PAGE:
Welcome to our new Neurosciences Research Team


The Foundation is delighted to welcome Professor Bryce Vissel, Head of the Clinical Neuroscience and Regenerative Medicine initiative (CNRM) and his senior research team to the St Vincent’s Centre for Applied Medical Research housed in the Lowy Packer Building. Having previously been based at the UTS Centre of Neuroscience and Regenerative Medicine, Professor Vissel and his team will continue their ground-breaking research.

The team’s achievements include developing new theories into the causes of Alzheimer’s and Parkinson’s diseases, discovering mechanisms to determine how synapse loss occurs, further researching how memories are formed, and the discovery of new treatment approaches to potentially slow Parkinson’s disease and memory loss.

Professor Vissel believes current theories fail to explain why these conditions occur or how to prevent them. His team’s novel theory suggests the interplay between the adaptive and innate immune system and cells in the brain is critical, and they believe fine tuning these interactions is a path to a cure. Evidence suggests that they are making ground-breaking strides, with a potentially positive worldwide impact. The work of the team has been generously supported by many major donors, who we also welcome to the St Vincent’s family.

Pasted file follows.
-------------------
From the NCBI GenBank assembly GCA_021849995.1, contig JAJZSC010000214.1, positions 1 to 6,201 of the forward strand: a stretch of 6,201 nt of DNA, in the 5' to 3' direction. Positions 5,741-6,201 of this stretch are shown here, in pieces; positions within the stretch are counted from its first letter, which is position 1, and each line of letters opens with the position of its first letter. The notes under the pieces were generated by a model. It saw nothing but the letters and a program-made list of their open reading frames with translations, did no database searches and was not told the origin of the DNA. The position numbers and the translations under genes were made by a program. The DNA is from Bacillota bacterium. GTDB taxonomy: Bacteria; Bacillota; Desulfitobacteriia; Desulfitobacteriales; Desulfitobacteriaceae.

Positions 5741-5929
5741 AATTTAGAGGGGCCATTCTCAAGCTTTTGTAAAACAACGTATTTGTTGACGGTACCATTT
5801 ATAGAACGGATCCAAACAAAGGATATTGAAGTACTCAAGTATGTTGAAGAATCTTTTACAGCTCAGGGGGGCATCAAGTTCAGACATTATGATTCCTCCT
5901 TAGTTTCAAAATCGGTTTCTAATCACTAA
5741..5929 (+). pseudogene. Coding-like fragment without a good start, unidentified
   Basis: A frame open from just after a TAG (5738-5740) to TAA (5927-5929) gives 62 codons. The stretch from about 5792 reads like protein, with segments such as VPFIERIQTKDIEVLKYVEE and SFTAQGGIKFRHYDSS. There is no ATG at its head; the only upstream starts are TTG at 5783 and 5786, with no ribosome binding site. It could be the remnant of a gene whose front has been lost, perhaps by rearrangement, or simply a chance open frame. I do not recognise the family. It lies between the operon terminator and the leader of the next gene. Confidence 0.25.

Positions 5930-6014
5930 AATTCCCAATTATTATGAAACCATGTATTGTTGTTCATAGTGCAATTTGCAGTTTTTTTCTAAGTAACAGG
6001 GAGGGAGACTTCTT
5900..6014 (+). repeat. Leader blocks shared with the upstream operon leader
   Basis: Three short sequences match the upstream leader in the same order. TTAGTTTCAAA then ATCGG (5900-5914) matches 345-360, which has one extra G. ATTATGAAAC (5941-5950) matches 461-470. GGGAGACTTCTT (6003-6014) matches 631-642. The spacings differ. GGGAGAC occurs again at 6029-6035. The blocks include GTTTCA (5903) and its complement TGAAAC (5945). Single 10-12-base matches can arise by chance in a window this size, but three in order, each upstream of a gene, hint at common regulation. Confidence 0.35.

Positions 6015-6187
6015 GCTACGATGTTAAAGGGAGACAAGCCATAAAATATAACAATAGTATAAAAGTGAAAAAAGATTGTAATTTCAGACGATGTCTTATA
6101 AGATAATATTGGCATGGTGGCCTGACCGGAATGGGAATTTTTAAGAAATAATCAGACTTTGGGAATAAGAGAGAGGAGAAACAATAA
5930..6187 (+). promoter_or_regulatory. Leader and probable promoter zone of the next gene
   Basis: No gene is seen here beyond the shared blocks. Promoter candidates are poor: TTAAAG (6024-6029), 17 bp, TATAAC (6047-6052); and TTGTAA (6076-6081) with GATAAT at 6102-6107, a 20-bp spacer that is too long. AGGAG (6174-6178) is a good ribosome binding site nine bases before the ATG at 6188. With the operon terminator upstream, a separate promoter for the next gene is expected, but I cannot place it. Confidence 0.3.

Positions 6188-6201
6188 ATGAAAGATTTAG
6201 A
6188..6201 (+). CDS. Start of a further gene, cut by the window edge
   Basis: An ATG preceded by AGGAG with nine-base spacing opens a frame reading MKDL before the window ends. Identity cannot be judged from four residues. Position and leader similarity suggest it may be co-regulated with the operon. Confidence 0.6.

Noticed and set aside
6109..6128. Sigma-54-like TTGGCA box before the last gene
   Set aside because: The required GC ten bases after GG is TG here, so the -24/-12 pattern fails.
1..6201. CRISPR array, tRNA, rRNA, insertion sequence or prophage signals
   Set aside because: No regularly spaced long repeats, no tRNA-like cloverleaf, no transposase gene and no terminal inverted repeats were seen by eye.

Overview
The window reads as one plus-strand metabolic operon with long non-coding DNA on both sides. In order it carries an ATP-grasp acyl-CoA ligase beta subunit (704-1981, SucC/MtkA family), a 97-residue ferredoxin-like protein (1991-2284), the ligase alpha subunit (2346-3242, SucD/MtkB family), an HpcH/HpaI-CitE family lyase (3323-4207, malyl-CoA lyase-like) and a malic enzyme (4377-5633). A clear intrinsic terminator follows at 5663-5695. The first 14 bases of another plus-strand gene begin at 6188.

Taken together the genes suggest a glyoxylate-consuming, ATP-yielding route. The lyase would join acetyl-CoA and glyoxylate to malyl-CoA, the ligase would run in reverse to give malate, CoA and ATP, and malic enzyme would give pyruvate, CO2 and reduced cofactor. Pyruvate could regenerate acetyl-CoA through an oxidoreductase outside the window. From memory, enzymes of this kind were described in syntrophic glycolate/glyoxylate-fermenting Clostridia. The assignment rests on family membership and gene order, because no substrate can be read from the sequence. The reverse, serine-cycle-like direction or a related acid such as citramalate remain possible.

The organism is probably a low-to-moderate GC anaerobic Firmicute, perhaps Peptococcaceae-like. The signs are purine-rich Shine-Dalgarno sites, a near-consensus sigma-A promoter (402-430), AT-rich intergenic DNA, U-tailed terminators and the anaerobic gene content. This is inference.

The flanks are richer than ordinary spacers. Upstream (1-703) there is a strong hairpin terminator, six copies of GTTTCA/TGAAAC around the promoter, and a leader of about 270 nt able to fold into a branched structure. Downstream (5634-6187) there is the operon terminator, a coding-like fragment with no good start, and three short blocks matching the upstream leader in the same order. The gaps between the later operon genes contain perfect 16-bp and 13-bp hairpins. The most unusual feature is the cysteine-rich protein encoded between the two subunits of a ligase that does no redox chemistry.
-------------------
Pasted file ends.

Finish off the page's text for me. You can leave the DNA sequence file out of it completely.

Professor Vissel is pleased to be aligned with our campus-wide vision and mission of providing excellence in research, compassionate health and aged care delivered to all in the community. The team aims to expand the existing capacity in neurosciences research, as well as in educating the next generation of scientists and integrating their work into patient care settings, such as St Vincent’s. In doing so Professor Vissel joins us in our goal of improving outcomes for our neurology patients and the Foundation is delighted that we are supporting his work through ongoing fundraising initiatives.

Contact Nicole Forrest Green – nicole.forrestgreen@svha.org.au to find out how you can support this vital research.